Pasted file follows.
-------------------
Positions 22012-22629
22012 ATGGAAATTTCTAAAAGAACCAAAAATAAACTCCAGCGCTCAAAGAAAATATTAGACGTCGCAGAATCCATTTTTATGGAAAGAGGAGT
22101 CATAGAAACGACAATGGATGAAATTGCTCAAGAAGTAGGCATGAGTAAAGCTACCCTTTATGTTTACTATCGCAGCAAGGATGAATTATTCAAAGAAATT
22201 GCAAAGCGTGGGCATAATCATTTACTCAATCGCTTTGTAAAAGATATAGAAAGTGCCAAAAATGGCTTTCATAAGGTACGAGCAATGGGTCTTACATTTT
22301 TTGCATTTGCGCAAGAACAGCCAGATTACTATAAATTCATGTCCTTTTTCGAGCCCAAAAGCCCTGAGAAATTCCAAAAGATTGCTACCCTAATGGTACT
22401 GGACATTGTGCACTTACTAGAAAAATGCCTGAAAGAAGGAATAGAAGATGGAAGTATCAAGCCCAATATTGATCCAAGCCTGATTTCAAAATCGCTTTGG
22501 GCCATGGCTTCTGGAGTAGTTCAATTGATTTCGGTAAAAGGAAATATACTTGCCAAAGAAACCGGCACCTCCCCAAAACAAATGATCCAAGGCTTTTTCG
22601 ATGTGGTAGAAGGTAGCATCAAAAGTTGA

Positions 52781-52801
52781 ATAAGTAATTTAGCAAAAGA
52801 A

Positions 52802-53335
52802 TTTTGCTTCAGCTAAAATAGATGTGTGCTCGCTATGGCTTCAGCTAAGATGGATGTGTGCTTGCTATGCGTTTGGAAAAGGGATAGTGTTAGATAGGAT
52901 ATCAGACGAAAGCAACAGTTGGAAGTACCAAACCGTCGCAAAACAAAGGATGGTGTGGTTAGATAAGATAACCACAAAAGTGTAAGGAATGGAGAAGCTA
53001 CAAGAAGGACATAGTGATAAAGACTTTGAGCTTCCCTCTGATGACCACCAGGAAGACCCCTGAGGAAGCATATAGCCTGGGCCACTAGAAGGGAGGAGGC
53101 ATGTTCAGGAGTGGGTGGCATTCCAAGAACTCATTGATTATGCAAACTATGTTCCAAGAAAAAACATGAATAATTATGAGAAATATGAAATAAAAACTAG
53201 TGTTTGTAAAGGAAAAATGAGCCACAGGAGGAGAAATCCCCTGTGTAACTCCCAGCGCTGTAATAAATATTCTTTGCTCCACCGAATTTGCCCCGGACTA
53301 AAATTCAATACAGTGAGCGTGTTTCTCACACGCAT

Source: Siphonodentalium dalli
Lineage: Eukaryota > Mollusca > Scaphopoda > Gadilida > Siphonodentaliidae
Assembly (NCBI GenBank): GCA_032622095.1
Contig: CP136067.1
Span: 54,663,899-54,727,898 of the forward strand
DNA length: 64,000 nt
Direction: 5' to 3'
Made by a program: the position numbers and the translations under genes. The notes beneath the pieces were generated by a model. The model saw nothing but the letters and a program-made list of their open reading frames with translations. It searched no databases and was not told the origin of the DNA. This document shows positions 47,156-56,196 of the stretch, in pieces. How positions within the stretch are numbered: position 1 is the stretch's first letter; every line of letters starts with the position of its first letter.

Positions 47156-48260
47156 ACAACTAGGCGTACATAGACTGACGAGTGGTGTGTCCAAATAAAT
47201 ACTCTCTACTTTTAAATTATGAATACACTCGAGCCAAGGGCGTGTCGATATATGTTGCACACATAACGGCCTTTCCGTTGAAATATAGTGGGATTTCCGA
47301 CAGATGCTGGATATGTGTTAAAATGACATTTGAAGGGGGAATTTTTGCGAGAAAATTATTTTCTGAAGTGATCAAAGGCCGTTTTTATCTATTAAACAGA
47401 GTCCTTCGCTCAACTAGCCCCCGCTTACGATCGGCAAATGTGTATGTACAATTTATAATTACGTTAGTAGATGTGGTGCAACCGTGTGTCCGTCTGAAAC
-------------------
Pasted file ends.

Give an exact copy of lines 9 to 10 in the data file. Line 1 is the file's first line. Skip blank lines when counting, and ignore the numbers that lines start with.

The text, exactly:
Positions 52781-52801
52781 ATAAGTAATTTAGCAAAAGA